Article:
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Headphones come in different sizes, shapes, and types. And these differences from one headphone to another also comes with their diverse price range and durability. Headphone durability is just as important as the sound quality they produce because you wouldn’t want to invest in headphones that break in a month or two, right?
There are different factors as to why your headphones degrade over time. Some of these factors include that you purchased a relatively cheap headphone made with lousy quality material or the fact that your headphone was exposed to moisture, or the fact that you did not purchase a headphone case.
Most headphones last approximately 3-5 years if they are cared for well. Of course, the headphones’ lifespan depends on how you take care of them. Adding to this, it’s no surprise that expensive headphones will outlast cheaper headphones. Also, wired headphones last relatively longer than wireless headphones because the wires can be replaced more manageably than the batteries in a Bluetooth-powered pair of headphones.
In this article, we will tackle the average lifespan of headphones, the factors that can contribute to the longevity of your headphone, what to do to extend the lifespan of your headphones, and many more.
Let’s get right into it.
Table of Contents
How long do headphones last?
There is no specified duration as to how long your headphones can last because there are different factors that contribute to the longevity of your audio equipment, such as the type of headphones you use, how well you take care of them, how well you protect the internal components of the headphones, and many more.
However, users report that their headphones last approximately 3-5 years when properly taken care of. Additionally, wired headphones reportedly last longer than wirless headphones because of their more basic design. In contrast, wireless headphones break more often because of their complexity and their irreplaceable batteries.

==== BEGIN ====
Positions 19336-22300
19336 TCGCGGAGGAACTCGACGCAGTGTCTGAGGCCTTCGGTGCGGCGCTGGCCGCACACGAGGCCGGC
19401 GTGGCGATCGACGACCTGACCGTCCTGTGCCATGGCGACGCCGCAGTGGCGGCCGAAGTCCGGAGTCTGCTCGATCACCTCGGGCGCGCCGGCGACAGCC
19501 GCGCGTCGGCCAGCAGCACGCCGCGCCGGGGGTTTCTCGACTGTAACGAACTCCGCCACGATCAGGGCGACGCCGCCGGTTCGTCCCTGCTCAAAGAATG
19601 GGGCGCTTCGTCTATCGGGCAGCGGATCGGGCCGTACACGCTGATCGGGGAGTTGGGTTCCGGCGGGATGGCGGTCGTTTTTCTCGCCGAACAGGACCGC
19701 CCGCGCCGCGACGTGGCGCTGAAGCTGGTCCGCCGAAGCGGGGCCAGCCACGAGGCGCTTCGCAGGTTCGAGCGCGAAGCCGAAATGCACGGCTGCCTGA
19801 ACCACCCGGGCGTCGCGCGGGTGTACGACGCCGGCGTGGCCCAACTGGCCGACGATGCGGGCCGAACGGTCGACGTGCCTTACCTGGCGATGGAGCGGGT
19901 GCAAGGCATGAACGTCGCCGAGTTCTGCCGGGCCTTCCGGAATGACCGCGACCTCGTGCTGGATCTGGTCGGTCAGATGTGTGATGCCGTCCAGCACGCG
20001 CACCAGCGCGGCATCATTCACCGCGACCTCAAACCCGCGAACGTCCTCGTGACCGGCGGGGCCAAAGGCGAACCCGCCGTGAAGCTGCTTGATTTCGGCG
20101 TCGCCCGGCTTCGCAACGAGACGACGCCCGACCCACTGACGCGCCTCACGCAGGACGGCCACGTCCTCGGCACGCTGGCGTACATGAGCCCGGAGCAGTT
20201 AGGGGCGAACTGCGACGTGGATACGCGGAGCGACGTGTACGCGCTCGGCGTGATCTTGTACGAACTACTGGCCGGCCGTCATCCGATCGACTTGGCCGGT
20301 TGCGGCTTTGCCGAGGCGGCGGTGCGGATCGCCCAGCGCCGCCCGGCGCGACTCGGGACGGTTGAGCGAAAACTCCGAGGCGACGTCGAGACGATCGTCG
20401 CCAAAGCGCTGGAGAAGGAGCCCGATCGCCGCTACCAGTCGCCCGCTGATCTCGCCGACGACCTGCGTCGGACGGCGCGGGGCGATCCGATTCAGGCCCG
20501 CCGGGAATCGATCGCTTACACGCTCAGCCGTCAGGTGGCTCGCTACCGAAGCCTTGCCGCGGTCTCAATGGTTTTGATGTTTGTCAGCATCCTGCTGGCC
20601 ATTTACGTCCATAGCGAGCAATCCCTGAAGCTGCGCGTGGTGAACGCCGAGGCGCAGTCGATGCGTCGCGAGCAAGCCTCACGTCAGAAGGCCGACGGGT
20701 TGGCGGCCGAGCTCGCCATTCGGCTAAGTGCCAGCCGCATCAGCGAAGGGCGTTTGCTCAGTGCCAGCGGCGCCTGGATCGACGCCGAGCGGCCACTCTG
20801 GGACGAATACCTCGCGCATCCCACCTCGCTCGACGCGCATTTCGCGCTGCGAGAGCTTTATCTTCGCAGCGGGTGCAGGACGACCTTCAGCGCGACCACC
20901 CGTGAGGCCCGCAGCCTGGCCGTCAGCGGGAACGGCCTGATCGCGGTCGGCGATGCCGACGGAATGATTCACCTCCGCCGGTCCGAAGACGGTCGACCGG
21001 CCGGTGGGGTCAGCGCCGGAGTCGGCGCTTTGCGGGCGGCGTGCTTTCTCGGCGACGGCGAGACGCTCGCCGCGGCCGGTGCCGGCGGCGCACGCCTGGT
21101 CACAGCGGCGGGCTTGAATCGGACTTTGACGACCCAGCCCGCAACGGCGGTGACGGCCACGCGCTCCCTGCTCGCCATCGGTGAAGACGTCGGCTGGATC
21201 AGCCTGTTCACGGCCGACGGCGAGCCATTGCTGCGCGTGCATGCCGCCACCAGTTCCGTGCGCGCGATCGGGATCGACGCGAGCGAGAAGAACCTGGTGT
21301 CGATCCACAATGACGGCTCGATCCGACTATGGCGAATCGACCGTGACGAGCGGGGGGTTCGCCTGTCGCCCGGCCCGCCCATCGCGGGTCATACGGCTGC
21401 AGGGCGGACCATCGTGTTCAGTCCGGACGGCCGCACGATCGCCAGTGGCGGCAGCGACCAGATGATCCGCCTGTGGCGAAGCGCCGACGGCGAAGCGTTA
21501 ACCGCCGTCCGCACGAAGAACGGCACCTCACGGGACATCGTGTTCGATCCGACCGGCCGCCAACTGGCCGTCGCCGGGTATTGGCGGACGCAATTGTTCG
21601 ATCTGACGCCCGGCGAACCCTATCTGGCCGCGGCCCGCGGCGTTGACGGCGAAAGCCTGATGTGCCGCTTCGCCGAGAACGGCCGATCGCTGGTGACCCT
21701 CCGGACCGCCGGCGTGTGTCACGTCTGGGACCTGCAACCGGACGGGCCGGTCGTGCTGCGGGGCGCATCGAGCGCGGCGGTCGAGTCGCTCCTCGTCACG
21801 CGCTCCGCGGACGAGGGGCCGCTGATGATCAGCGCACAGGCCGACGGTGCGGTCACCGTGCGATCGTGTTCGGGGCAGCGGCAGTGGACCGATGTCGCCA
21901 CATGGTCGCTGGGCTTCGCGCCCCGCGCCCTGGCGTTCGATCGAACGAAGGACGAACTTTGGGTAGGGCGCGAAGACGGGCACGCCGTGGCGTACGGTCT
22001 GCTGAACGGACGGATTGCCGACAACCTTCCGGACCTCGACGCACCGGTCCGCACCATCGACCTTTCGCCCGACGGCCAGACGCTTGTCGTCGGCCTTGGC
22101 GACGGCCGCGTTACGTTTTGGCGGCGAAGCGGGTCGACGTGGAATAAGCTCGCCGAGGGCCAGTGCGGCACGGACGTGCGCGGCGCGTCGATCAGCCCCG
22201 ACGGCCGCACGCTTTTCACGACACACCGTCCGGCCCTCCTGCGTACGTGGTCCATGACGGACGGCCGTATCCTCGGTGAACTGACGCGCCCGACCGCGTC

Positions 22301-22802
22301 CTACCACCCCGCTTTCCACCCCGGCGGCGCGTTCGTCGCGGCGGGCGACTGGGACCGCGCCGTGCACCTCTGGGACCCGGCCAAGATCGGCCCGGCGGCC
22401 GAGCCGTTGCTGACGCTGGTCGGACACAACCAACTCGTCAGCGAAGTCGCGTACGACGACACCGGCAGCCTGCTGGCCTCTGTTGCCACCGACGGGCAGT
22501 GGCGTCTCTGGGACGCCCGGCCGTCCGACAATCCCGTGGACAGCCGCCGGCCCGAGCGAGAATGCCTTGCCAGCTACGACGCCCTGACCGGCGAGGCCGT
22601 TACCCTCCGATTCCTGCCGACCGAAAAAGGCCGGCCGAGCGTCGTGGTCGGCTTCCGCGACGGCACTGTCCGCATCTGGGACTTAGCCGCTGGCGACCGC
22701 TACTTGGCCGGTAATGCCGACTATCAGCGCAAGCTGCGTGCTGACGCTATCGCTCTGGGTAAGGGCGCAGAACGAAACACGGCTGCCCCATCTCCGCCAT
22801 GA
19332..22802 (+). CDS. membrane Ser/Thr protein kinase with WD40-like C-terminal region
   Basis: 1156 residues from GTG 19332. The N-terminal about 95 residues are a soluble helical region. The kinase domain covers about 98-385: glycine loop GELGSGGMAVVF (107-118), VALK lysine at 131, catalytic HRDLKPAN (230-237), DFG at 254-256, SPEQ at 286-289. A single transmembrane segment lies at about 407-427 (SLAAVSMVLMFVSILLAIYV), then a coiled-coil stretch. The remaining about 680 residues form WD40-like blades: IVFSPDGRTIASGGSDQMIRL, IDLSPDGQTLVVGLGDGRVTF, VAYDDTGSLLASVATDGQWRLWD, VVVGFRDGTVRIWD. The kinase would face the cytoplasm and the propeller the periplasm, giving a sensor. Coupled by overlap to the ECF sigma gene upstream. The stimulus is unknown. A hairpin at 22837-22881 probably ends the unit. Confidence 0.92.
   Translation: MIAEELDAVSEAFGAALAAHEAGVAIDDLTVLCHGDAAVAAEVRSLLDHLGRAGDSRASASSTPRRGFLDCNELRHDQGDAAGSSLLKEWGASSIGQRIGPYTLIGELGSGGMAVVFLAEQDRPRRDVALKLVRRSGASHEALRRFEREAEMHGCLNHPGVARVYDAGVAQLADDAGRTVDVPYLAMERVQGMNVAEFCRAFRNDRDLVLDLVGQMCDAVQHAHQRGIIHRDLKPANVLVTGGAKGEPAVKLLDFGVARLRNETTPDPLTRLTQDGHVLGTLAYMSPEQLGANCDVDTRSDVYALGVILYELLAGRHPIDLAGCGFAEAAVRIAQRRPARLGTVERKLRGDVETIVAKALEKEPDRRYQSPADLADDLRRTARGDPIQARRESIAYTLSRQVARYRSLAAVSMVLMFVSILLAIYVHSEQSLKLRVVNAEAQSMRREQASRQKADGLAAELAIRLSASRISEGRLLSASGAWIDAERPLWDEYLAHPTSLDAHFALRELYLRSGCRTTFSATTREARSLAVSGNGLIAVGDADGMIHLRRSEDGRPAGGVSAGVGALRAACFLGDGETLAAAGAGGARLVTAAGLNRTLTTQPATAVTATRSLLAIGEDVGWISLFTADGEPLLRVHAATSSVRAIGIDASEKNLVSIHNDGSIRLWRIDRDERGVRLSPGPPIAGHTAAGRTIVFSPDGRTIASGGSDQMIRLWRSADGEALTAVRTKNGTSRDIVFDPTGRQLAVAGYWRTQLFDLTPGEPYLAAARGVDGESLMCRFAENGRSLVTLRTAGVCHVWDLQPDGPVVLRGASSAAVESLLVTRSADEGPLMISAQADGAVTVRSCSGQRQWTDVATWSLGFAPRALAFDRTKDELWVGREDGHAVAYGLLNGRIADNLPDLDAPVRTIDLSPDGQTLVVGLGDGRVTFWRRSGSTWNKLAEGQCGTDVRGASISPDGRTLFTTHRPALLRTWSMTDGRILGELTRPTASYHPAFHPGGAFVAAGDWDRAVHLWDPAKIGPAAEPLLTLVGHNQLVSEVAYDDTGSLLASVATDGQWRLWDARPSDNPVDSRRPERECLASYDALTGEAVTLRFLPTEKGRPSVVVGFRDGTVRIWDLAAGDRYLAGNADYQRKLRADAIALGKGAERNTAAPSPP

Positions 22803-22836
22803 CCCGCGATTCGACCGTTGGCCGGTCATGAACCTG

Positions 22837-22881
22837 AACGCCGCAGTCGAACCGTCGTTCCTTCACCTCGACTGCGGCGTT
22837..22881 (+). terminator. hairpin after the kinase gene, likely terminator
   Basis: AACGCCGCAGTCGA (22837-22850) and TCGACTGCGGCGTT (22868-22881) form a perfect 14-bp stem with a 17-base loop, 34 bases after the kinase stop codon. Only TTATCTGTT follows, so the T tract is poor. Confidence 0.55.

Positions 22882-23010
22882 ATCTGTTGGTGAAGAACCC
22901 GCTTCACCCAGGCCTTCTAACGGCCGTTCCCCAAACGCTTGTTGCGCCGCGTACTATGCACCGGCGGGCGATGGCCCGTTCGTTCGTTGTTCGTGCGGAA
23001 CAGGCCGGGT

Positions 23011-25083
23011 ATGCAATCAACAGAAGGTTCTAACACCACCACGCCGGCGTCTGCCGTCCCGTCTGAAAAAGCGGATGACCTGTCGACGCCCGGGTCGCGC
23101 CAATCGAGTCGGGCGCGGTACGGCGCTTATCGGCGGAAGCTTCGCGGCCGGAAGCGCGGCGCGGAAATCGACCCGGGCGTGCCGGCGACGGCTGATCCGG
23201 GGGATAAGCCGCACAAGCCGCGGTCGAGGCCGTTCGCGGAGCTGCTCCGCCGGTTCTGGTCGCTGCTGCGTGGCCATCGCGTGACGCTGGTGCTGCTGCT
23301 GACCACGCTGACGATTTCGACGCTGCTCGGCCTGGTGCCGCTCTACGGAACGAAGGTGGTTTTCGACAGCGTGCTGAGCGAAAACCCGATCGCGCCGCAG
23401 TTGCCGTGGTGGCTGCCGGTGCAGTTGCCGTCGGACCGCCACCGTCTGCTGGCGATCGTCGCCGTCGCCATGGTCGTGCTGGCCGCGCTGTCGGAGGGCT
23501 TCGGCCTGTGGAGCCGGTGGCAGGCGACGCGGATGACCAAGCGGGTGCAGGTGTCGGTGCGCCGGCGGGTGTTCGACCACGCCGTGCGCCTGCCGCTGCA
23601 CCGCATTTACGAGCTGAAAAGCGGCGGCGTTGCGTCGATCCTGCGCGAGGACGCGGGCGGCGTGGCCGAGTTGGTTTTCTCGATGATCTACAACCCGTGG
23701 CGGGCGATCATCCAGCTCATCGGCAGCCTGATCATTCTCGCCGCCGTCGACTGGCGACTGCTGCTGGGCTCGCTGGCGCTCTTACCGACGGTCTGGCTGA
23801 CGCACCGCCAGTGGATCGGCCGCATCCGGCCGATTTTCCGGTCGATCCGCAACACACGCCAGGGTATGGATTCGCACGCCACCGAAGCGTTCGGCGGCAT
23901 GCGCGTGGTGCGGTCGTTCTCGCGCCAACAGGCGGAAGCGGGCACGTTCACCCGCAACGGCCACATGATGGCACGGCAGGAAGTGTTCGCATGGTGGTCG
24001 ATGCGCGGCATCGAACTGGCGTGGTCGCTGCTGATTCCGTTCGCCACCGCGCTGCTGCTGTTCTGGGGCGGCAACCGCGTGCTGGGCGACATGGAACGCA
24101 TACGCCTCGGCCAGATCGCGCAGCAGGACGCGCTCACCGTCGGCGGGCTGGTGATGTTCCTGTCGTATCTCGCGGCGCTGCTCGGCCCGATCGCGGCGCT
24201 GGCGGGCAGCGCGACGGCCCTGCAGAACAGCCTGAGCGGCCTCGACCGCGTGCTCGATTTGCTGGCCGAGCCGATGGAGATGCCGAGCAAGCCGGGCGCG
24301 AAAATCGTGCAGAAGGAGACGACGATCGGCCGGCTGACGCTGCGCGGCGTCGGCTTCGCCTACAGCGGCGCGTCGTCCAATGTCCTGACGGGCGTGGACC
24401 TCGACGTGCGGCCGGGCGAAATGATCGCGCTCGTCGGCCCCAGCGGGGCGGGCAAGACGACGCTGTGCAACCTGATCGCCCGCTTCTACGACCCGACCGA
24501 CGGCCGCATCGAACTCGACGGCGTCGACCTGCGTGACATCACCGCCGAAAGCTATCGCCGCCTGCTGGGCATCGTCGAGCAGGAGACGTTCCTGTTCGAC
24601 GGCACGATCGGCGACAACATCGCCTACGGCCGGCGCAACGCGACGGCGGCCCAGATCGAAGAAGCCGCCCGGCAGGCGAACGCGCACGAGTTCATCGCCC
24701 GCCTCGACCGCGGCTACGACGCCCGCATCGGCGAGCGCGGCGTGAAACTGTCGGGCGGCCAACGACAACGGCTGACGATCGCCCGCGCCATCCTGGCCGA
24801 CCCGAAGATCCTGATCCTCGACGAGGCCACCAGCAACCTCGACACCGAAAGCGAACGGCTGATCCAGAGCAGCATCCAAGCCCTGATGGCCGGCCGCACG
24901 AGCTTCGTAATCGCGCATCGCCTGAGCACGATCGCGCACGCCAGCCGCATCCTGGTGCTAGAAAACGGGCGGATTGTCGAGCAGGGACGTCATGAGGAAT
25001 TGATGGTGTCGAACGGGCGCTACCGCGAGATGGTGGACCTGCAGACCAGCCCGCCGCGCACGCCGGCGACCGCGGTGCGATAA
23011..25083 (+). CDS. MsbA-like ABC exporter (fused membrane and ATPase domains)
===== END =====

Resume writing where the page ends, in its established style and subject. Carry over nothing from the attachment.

Factors that affect the longevity of your headphones
To make sure that your headphone will still play your favorite tunes in the long run. Here are some factors that you should consider.
The build quality of your headphones is just as crucial as its audio quality. Build quality is sometimes correlated with price because headphones built with good quality materials tend to be more expensive. And although they come at a higher price, they are worth the investment because you receive better sound quality than cheap headphones and will last much longer, primarily if you use them often.
A good headphone headband is probably made out of a steel frame or a heavy-duty plastic material; since these materials are more robust and reliable, they are less prone to breakage, flexing, and deformation in the future. Adding to this, you should also ensure that the hinges on your headphones are well constructed. The hinges on your headphones are just as crucial as the headphones wires because the hinges are the components that will hold the headphone together, and if they are unstable, it will lead to your headphone breaking apart.
Lastly, more expensive headphones will also provide you with a better warranty. Some brands like the Jabra and Beats headphones offer up to 2 years of warranty, ensuring that your product will be fixed or replaced if it lasts up to its set lifespan.
Usage varies significantly from one user to another. While some like to listen to music at a low volume, some also prefer to blast strong sound waves by increasing the volume to their maximum level. Adding to this, usage also refers to how often you use your headphones to listen to music or watch movies.
Suppose you love listening to tracks at their total volume. In that case, you might be putting your headphone drivers at risk because the constant blasting of sound waves from the headphones vibrates the internal components of your headphones, and continuous exposure to this vibration makes the headphones break.